The MD simulations were run with NAMD 2.9 program [34] under periodic boundary conditions and using the multistep integrator impulse-based Verlet-I (r-RESPA) [35]. For van der Waals (vdW) interactions and real space electrostatics a cut-off of 12 Å was applied, while long-range electrostatics was calculated with the Particle Mesh Ewald Summation [36]. The canonical amino acids were described with the CHARMM27 [2527] force field while the dehydroamino acids Dha and Dhb were modeled using the CHARMM-compatible force field described in this work. All water molecules were treated with the TIP3P model [37]. To satisfy a time step of 2 fs, the SHAKE algorithm [38] was used to constrain all bond lengths between heavy and hydrogen atoms. At first, the energies of the three systems were minimized for 20000 steps with the conjugated gradient integrator stepwise decreasing harmonic constrains on all heavy atoms (from 25 to 5 kcal/(mol Å2)). Subsequently, the systems were heated during 25 ps using Langevin dynamics with a time step of 0.5 fs and decreasing position restraints on the heavy atoms from 5 to 2.5 kcal/(mol Å2). After heating, the solvated peptides were equilibrated for 60 ps. The harmonic constrains on the peptides were gradually released during the equilibration run until all atoms were allowed to move freely. Finally the dynamics for the three models were simulated with a time step of 2 fs for 2 μs at T = 300 K in an NPT ensemble under constant atmospheric pressure and temperature using the Langevin Piston method with a damping constant of 0.01 fs-1 [39]. In all production runs, the energies were evaluated at intervals of 0.5 ps while coordinate trajectories at intervals of 2 ps.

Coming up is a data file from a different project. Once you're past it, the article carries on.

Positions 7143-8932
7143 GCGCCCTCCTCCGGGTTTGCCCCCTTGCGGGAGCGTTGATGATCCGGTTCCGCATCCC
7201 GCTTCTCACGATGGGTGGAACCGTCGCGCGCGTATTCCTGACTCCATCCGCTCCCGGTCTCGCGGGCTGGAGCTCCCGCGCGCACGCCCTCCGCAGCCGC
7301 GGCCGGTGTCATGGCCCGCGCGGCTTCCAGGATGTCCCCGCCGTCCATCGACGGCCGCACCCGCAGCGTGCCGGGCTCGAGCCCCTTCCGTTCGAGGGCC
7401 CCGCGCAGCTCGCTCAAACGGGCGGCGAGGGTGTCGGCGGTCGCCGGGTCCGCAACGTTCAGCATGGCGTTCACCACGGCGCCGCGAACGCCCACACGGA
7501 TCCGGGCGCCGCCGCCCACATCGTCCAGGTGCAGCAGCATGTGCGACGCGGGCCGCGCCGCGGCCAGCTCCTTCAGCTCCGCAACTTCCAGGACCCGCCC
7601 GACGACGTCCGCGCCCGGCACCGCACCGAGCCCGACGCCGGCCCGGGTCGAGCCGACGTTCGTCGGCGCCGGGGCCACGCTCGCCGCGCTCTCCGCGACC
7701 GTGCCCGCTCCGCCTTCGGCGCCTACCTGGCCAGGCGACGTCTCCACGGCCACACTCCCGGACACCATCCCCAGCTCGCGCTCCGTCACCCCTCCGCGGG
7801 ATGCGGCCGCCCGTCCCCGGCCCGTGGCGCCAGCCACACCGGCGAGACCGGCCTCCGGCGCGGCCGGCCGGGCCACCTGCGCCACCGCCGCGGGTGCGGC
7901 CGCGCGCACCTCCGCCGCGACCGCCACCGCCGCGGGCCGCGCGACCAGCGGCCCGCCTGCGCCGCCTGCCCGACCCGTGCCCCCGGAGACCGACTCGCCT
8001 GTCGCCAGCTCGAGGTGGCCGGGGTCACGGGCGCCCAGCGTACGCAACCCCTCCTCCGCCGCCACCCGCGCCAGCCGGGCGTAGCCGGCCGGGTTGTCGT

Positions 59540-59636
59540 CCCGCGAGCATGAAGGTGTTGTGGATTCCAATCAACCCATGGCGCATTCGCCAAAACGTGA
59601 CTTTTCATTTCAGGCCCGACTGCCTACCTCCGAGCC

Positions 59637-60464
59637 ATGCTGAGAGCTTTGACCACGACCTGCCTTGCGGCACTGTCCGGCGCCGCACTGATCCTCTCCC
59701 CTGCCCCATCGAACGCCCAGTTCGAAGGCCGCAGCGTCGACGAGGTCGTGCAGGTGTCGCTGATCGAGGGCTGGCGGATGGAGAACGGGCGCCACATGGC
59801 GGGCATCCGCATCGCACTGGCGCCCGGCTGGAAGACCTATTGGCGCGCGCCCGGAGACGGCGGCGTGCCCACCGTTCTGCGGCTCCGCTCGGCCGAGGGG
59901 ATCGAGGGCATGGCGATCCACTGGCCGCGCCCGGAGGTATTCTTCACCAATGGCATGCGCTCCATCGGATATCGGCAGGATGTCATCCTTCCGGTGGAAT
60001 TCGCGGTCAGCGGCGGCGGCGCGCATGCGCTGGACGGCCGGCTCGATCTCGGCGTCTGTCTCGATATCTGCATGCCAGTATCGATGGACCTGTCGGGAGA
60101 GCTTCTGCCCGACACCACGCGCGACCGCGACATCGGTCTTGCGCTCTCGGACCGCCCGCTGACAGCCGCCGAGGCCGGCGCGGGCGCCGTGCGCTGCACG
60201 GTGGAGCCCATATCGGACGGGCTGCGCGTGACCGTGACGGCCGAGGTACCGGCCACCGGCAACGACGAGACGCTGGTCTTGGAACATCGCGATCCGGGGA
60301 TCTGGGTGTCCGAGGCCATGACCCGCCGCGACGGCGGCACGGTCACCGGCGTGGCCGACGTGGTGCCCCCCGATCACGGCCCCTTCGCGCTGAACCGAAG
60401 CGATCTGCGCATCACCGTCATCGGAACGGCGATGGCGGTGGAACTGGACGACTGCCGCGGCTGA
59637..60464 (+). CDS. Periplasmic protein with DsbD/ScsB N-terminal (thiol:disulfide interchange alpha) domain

In order to simplify the analysis of the MD trajectories, secondary structure evolution plots were generated with the STRIDE program [40] implemented in the VMD package [31]. This code is able to identify secondary structure elements in a protein structure by means of a knowledge- based algorithm using information on backbone torsional angles and hydrogen bond energy. [40]

Markov State Models (MSM)

The equilibrium ensemble of each peptide was described by building the corresponding Markov State Model (MSM) from the MD equilibrium trajectories [4142]. The MSM was constructed with a two-step protocol, first calculating the microstate network (Conformational Markov network [43]) -performing a geometric discretization of the state space of the system-, second by lumping these microstates into kinetically significant clusters, from which physical insight could be obtained. Time-lagged Independent Analysis (TICA) [44] was performed on the Cα of the MD trajectories, defining the state space as the three first Independent Components (TICs), providing a kinetically meaningful dimension. Each TIC was discretized into 30 bins of equal volume. The microstate network was built from the MD trajectories, counting the occupation of each state πi and calculating the transition matrix Tij, which measures the probability of going from state i to state j within time τ (here τ = 1 ns). For the three analyzed peptides, the obtained transition matrix is ergodic and fulfills detailed balance (microscopic reversibility): (2)